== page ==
Using Zen Mojo
Background Information and Tasks
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As background for the following chapters, this section describes basic techniques that you can use when you define client methods in Zen Mojo. It also contains a section on naming conventions to consider before starting to create Zen Mojo applications. It discusses the following topics:

General-Purpose Client Variables and Functions
For reference, this section lists some key general-purpose variables and functions that you can use within a Zen Mojo client method:
For other variables and functions provided by InterSystems, see Client Side Functions, Variables, and Objects in Developing Zen Applications. For additional standard JavaScript options, see any suitable JavaScript documentation.
Stashing Values
In some cases, you may want to temporarily save client-side data so that you can use it within multiple layouts. For example, it may be necessary to collect data from the user via multiple layouts before submitting that to the server. Or you might want to display data from one layout within a different layout. Or you might need to keep track of an internal identifier. In such cases, you can stash values and then later use them. To stash a value, save it in a property of the page instance or the template instance, depending on your preference.
When you no longer need the stashed value, use delete to remove it. For example:
delete this._MyNewValues;
Converting a JSON Object to a String
Zen Mojo packages all communication between the client and server as JSON objects, as follows:
When you stash values, however, it is important to remember that you can stash only single JavaScript values (not objects). If you need to stash an entire JSON object, first use the utility method JSON.stringify(), which takes one argument, the JSON object, and returns a string. Then stash the returned string.
The JSON.stringify() utility method is available in client methods.
Establishing Naming Conventions
It is worthwhile to establish naming conventions to avoid confusion. This section discusses the following topics:
Zen Mojo programs are case-sensitive. Remember that a is not the same as A.
Class Names
InterSystems strongly recommends that you do not create any classes in a package called ZEN.Component using any combination of uppercase and lowercase characters. If you create a package called ZEN.Component, that interferes with the way that Zen generates client-side code.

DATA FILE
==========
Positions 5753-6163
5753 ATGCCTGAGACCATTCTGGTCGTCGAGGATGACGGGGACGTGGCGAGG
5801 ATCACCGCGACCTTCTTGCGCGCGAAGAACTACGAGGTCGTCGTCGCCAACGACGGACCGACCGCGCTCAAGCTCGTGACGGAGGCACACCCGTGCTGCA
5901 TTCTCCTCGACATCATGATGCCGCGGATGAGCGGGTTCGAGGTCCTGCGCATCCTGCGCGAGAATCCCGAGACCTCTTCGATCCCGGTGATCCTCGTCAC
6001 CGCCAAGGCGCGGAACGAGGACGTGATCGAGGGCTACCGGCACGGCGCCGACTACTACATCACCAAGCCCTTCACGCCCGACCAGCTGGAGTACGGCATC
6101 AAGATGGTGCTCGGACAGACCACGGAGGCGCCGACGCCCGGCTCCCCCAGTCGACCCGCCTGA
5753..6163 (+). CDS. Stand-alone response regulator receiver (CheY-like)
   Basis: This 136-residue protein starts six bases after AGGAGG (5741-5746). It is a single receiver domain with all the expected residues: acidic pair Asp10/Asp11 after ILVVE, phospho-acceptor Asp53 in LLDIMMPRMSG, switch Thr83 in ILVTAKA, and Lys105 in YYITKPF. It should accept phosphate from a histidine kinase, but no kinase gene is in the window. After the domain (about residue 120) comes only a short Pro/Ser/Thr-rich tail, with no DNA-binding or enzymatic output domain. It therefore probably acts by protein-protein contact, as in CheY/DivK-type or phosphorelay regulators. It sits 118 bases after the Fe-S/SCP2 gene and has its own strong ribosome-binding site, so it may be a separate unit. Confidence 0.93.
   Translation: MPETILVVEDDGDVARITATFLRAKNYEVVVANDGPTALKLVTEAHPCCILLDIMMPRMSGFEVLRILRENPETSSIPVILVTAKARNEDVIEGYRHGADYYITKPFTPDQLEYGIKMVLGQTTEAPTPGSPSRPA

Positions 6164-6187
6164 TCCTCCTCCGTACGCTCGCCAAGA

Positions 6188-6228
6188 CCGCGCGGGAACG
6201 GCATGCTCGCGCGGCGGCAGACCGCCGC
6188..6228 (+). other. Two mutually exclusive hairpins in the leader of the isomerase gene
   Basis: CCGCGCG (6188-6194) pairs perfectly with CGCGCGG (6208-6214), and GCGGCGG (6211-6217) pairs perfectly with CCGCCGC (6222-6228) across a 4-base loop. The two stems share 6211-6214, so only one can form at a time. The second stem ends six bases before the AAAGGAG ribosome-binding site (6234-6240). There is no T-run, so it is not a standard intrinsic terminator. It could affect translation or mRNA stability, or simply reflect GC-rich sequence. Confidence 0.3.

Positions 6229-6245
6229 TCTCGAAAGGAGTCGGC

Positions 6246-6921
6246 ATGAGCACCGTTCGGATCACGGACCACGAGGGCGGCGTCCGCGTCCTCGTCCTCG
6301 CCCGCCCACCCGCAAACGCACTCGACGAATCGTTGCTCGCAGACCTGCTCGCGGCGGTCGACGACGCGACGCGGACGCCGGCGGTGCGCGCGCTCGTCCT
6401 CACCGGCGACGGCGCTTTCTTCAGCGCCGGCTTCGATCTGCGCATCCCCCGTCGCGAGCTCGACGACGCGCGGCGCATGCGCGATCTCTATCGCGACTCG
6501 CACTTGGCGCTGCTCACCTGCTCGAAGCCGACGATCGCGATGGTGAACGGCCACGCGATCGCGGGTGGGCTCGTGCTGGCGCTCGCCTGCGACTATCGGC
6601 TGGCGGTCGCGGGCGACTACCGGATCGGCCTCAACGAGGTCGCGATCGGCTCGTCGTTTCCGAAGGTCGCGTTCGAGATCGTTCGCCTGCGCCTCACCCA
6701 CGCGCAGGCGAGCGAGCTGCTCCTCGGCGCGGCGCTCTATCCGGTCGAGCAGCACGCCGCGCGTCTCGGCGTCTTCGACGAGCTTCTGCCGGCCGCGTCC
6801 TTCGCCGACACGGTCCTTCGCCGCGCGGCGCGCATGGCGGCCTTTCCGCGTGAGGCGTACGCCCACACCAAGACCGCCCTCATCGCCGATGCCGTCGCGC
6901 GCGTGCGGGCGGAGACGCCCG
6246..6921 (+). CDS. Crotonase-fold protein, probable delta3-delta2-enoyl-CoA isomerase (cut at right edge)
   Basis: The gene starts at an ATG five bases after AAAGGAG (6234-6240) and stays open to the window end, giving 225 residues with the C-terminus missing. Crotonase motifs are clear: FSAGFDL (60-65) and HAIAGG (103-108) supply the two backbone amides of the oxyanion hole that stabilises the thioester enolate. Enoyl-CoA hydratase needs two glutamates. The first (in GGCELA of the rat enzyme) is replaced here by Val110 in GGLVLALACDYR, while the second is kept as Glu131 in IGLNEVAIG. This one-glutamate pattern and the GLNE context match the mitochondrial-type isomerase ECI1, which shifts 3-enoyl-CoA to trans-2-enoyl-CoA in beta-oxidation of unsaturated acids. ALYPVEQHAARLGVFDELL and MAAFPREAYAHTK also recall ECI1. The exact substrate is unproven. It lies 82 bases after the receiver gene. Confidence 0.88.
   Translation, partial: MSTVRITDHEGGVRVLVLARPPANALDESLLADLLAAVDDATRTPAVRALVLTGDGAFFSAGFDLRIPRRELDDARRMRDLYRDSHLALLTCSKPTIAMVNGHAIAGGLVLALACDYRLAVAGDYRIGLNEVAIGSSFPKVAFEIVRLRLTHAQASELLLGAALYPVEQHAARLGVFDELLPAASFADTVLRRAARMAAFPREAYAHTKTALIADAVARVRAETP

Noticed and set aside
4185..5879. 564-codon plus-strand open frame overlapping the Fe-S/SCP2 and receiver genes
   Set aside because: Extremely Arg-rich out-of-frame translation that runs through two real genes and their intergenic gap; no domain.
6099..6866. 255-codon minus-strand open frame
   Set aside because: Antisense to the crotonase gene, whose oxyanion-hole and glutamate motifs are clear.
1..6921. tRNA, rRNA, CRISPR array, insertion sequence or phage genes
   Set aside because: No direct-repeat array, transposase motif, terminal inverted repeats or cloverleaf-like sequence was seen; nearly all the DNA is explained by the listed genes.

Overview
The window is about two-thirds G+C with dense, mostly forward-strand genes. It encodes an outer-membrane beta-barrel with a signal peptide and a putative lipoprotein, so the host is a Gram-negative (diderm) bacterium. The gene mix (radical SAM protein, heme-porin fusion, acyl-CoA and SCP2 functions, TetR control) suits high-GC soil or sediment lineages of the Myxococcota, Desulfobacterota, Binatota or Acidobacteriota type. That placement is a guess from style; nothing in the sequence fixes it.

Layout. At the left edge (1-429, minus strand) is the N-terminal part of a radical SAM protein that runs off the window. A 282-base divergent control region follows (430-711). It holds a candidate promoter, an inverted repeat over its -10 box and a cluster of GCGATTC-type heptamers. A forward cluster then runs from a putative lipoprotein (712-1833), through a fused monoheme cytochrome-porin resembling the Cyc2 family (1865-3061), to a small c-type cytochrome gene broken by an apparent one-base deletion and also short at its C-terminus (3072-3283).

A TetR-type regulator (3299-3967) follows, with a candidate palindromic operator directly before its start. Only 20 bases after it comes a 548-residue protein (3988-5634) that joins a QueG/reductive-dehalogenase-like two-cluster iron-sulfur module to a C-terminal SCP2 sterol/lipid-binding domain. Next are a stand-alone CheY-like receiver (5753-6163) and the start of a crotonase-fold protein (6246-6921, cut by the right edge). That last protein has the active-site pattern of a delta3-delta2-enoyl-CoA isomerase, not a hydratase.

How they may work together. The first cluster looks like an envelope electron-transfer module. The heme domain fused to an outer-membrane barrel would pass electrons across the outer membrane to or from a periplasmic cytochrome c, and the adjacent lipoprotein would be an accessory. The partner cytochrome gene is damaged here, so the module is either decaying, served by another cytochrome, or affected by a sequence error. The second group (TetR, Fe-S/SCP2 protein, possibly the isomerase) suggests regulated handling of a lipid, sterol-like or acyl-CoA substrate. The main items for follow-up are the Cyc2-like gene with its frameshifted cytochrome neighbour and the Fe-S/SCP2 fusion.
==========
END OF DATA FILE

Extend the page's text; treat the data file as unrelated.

Also, note that because a Zen Mojo application can be easily extended to use multiple templates, you might want to place your template classes in a subpackage.
Because these classes are automatically projected to XML, there is an additional consideration. If multiple classes have the same short class name (that is, the class name without the package), be sure that the NAMESPACE parameter is unique for each such class.
This rule is a consequence of the fact that the short class name becomes the name of a global XML element, and those elements must be unique in an XML namespace. In Caché, each XML-enabled class must have a unique combination of the short class name and the NAMESPACE parameter.
Method Names
InterSystems classes use case to distinguish between client and server methods. You might find it helpful to follow these conventions as well.
Kind of Method Convention for Method Name Example
Client method (that is, a method written in JavaScript) Start with a lowercase letter and use an initial capital letter for each successive word (in-word capitalization). myMethodName()
Server method (that is, a method written in ObjectScript, Caché Basic, or Caché MVBasic) Start with an uppercase letter and use in-word capitalization. (Or start with a % character, followed by an uppercase letter.) MyMethodName or %MyMethodName
Content Objects and JSON Providers
Each documentView is specified by two content objects — a data object and a layout graph, as described in The Template System,” earlier in this book. You must use the names of these objects consistently in several places in the code, so it is useful to have a convention for them. One approach is as follows:
Another approach is as follows:
Note that (via the PROVIDERLLIST parameter) the page class includes a JSON provider for each data object. For this reason, the names of the data objects also become names of the JSON providers. The terms data object and JSON provider are sometimes used interchangeably, although this book simply uses data object.
You can associate keys with many of the layout objects, and your application can end up with a large number of keys. It is particularly useful to establish a naming convention for them. A simple system would be as follows:
The name of a key cannot include a colon (:) character.

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